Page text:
“The Reverse Mortgage Company….(Lender name deleted) changed to (Lender name deleted) told us in Feb 2014 they would pay our property taxes for 2013 because we were struggling. As of today and 35 calls later they still have not paid them.Today for the first time I heard the words ‘redemption period’ She assured me we would be notified AGAIN as soon as they are paid and we can make arrangements to pay it back.”
“We are close to the end of the year and id not paid by Dec. we are in trouble with our local tax bureau. I don’t understand what is going on. Will (lender name deleted) pay our property taxes or are they lying to us and causing us to lose our home?”
It’s unclear whether the reader is referring to an FHA HECM loan or a non-FHA reverse mortgage loan. We can’t comment on non-FHA loans, but where FHA Home Equity Conversion Mortgages are concerned, one of the requirements a borrower agrees to at loan closing time is that all property taxes and other obligations will be maintained.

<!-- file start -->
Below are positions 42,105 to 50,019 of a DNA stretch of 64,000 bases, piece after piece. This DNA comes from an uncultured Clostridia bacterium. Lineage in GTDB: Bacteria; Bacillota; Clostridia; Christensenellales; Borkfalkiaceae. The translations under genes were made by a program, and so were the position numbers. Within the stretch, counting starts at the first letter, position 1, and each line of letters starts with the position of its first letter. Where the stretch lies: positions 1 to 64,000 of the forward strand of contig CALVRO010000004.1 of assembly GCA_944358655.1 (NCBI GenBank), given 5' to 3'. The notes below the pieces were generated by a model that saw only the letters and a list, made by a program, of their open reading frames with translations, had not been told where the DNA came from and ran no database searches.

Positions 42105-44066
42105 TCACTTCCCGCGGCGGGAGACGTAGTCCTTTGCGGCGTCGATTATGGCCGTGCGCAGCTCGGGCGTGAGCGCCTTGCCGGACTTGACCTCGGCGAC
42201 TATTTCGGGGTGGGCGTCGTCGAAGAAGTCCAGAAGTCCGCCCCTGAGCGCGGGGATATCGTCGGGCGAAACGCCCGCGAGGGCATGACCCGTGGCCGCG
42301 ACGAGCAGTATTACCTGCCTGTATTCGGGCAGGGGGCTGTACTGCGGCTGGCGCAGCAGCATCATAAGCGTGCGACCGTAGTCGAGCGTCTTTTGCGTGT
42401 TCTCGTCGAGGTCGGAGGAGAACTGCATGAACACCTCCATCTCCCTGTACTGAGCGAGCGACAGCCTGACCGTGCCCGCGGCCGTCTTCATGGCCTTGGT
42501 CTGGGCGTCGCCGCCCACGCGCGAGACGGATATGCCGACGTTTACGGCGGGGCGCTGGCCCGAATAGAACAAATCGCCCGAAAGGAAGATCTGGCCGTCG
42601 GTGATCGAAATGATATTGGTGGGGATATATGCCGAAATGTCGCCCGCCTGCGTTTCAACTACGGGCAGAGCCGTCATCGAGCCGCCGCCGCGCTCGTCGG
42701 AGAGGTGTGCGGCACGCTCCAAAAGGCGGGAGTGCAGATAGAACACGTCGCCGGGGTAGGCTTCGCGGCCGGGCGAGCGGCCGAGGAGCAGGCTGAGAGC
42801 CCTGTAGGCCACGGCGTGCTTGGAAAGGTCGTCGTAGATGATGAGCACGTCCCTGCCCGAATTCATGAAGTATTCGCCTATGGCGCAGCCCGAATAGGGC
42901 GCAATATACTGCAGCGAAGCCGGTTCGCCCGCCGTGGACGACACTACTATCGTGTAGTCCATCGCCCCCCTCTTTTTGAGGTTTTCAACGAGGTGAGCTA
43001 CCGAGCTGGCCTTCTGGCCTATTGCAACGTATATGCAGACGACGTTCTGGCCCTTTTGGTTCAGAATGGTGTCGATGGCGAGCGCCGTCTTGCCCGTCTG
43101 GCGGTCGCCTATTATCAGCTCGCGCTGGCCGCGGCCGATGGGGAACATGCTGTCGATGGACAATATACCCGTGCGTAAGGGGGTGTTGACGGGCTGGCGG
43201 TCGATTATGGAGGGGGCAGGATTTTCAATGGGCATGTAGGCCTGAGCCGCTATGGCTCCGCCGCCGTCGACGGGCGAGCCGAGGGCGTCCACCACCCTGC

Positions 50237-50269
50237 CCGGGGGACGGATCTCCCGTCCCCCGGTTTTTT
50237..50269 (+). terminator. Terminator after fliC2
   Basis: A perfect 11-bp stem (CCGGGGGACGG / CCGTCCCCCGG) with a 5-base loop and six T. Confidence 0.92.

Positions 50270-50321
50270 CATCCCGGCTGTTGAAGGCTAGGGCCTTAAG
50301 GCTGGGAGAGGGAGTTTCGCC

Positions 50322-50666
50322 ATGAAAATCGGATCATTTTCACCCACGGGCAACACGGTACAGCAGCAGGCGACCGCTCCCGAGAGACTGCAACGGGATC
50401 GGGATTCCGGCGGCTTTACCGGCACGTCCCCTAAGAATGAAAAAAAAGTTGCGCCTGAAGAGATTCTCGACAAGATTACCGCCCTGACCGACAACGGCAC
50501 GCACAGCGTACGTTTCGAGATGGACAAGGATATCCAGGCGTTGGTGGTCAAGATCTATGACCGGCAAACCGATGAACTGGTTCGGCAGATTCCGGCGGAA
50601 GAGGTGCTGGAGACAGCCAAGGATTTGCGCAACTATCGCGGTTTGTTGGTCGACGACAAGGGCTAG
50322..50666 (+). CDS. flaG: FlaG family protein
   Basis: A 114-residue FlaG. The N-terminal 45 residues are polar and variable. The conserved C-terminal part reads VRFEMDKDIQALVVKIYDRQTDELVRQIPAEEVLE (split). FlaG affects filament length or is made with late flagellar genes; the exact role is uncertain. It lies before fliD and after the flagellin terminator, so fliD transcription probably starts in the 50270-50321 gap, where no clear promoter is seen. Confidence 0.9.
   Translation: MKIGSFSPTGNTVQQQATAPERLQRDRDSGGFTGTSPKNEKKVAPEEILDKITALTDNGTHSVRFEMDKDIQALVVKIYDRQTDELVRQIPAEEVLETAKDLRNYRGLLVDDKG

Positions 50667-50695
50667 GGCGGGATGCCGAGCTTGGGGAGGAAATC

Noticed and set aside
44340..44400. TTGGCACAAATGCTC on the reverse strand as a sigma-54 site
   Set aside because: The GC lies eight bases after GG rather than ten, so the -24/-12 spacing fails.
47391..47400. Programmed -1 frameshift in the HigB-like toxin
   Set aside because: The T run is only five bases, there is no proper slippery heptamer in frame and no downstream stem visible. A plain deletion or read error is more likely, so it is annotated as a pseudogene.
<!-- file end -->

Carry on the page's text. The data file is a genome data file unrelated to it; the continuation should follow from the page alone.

In other words, an FHA HECM loan can be declared “due in full” if a borrower fails to pay his or her property taxes. Failure to pay the taxes can result in the borrower being viewed as being in breach of contract, causing the loan to become “due in full” .
Some lenders may or may not require an escrow account to handle property taxes. However, paying the property taxes is ultimately the borrower’s responsibility whatever the arrangement–the loan is in the borrower’s name and it’s up to the borrower to insure the taxes are paid as per the loan agreement.
Federal law does NOT REQUIRE an escrow account for home loans–the lender is free to do so, however.
The problem with answering this reader question is that it’s unclear whether escrow was established for the property taxes in question, or whether property tax monies were collected at a given point by the lender. In any case, the borrower should make arrangements to pay the property tax by the required deadline and consult legal counsel to learn what options might be available or required in order to address the situation discussed above.
Do you have questions about FHA home loans? Ask us in the comments section.